Top U.S. official says more work needed on China investment rules
By Koh Gui Qing and Greg Roumeliotis
WASHINGTON (Reuters) - China's latest proposed list of industries that would be off-limits to foreign investors shows more work is needed to agree on a new investment treaty with the United States, U.S. Commerce Secretary Penny Pritzker said in an interview on Monday.
Reaching an agreement over the so-called 'negative list' of businesses in China that are out of bounds to foreign investors is crucial in sealing a treaty between Beijing and Washington that would lift investment flows between the world’s two largest economies.
The issue has been made more prominent by a wave of Chinese acquisitions of U.S. companies that have raised questions over the inability of U.S. companies to buy assets as freely in China.
In less than six months of 2016, China's appetite for overseas acquisitions has already outgrown last year's record, as deal-hungry mainland buyers chase global assets such as real estate, chemicals and high-end technology.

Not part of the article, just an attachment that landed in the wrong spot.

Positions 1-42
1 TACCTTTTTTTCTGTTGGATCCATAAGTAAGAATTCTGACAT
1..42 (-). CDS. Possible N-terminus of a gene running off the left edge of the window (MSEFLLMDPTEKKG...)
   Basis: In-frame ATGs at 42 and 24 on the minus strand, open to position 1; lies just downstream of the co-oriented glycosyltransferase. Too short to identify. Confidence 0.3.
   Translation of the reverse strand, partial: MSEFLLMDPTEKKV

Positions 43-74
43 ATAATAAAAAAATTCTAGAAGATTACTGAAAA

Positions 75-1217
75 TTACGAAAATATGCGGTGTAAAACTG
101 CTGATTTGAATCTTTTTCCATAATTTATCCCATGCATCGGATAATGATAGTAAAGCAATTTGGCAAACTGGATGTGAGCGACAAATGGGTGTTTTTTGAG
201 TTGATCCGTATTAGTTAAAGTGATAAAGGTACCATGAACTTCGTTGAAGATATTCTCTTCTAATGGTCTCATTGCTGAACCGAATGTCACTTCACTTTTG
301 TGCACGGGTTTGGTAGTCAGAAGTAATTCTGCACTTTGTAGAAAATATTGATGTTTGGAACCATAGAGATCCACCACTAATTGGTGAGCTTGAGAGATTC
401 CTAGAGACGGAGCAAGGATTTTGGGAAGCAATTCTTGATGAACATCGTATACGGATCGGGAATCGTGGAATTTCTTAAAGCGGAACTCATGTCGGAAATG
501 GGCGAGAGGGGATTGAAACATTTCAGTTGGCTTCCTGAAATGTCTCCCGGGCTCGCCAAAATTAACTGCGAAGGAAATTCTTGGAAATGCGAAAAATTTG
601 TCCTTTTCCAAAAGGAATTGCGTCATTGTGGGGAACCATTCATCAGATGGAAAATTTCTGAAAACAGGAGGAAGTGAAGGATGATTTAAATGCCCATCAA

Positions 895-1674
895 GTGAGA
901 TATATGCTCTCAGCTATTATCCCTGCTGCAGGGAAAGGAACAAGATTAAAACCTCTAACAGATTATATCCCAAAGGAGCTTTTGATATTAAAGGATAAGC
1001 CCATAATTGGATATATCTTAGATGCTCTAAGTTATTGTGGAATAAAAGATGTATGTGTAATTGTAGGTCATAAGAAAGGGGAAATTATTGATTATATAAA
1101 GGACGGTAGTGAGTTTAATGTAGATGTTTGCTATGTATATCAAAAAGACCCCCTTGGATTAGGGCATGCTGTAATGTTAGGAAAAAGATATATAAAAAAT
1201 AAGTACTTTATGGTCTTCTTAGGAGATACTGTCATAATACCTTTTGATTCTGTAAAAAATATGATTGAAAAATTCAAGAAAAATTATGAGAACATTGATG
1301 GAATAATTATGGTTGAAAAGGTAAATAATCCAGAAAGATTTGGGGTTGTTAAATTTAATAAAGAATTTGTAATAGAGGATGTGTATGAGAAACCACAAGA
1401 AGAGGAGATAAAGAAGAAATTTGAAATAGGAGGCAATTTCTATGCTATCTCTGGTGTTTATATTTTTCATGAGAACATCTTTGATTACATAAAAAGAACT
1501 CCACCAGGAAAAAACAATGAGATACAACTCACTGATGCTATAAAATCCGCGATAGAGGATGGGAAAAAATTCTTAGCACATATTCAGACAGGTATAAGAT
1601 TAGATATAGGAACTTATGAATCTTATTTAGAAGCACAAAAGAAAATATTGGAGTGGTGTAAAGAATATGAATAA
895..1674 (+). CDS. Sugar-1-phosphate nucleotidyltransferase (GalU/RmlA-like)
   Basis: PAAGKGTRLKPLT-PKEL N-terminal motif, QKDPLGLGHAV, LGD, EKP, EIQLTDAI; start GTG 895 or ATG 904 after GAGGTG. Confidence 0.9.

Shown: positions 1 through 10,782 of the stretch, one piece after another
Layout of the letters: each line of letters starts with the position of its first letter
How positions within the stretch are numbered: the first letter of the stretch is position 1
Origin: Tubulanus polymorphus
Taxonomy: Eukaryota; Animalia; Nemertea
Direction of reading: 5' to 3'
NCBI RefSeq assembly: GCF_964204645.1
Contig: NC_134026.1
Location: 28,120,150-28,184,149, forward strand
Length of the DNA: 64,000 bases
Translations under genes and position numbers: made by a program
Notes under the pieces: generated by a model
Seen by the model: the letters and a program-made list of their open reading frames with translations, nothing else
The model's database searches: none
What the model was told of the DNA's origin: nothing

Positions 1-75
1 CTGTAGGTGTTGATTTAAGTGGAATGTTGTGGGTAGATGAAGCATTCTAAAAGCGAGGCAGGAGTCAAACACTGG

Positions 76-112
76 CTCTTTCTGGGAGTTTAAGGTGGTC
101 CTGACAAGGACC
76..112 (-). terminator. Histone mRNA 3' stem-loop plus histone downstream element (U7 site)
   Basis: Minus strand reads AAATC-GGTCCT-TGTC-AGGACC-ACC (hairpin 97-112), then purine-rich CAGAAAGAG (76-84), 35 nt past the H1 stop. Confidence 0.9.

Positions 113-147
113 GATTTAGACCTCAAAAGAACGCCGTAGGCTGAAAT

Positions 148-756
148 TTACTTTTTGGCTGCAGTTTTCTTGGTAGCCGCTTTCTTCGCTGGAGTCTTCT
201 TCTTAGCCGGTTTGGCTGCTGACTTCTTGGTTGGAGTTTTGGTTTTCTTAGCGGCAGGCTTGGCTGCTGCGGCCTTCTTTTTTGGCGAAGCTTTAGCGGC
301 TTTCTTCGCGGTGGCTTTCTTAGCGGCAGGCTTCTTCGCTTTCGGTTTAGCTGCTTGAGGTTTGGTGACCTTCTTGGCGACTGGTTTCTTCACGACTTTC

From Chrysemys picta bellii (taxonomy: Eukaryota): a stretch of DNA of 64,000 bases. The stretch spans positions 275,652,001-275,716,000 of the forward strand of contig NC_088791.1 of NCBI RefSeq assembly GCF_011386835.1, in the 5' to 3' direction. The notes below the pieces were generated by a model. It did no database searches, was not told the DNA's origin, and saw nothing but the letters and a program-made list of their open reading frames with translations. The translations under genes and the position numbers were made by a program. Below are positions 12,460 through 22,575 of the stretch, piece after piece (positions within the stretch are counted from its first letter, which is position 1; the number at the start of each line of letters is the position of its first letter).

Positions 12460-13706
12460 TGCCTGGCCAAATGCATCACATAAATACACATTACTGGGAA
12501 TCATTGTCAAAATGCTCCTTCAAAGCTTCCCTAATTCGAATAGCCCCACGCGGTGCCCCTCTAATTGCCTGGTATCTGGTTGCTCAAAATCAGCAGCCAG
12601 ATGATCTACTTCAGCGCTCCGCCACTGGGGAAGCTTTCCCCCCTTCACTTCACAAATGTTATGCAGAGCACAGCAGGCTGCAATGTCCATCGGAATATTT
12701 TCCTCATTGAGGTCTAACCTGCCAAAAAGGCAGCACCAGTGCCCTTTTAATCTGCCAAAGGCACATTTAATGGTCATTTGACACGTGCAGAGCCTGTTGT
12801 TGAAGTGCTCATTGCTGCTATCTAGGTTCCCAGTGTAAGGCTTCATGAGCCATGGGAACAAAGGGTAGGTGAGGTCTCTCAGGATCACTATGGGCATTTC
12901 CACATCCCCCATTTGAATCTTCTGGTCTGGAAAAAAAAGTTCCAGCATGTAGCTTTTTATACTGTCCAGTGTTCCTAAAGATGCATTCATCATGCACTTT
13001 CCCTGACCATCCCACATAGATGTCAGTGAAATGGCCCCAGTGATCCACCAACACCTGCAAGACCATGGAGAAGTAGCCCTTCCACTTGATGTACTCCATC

Chinese negotiators sent the latest revised draft of the negative list to their U.S. counterparts last week. U.S. officials have said in the past that the number of sectors on the list that are closed to foreigners needed to be greatly reduced for an investment deal, also known as the Bilateral Investment Treaty, to be reached.
"We are evaluating the list that we have been given (by our Chinese counterparts) and there is more work to be done," Pritzker told Reuters on the sidelines of an investment summit in Washington DC, declining to comment on whether an investment treaty can be signed before November, as some have hoped.
"We are not going to lower the standards of our typical bilateral investment treaty just to make a deal," she said, adding that a review of China’s trade status as a non-market economy - defined as one controlled by the state - will be driven by U.S. laws.
The latest negative list submitted by Chinese negotiators has not been made public, although sources told Reuters previously that the number of items on the list in earlier drafts had fallen to between 35 and 40, from around 80 previously. Continued...